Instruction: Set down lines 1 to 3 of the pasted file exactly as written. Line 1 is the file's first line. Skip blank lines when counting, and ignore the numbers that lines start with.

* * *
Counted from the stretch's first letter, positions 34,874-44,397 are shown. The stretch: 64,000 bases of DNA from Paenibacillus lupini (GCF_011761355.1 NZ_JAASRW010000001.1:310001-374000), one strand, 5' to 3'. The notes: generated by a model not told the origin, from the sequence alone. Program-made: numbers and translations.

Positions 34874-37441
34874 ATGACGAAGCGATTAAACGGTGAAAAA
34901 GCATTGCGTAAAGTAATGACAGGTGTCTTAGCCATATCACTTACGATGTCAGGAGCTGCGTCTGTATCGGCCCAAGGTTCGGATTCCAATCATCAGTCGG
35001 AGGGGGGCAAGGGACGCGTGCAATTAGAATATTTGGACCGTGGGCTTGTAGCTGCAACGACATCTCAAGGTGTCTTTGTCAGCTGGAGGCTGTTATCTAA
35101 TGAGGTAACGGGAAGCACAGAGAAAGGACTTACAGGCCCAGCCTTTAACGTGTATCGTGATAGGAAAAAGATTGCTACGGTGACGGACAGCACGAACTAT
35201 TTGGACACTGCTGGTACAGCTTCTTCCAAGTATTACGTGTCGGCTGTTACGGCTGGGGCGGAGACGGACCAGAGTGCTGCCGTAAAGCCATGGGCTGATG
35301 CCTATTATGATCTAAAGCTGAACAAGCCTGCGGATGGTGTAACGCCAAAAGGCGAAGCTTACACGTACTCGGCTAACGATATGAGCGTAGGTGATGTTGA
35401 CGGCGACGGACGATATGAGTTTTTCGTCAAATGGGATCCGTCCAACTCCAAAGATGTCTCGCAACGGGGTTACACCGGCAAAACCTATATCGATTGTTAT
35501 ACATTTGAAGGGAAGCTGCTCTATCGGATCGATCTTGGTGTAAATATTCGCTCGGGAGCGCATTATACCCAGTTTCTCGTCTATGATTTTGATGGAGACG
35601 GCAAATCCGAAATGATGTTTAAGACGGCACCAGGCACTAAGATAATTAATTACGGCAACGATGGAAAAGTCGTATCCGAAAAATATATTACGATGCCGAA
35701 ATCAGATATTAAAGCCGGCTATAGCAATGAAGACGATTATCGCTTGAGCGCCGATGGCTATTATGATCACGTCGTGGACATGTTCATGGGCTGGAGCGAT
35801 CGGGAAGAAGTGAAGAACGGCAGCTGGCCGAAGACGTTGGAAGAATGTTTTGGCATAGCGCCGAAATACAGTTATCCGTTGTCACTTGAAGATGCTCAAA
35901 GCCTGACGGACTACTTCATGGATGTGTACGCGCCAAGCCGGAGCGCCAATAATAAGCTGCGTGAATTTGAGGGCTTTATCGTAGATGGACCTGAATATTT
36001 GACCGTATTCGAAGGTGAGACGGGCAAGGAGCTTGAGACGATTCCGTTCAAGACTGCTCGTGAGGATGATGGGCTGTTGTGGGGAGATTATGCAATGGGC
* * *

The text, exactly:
Counted from the stretch's first letter, positions 34,874-44,397 are shown. The stretch: 64,000 bases of DNA from Paenibacillus lupini (GCF_011761355.1 NZ_JAASRW010000001.1:310001-374000), one strand, 5' to 3'. The notes: generated by a model not told the origin, from the sequence alone. Program-made: numbers and translations.

Positions 34874-37441
34874 ATGACGAAGCGATTAAACGGTGAAAAA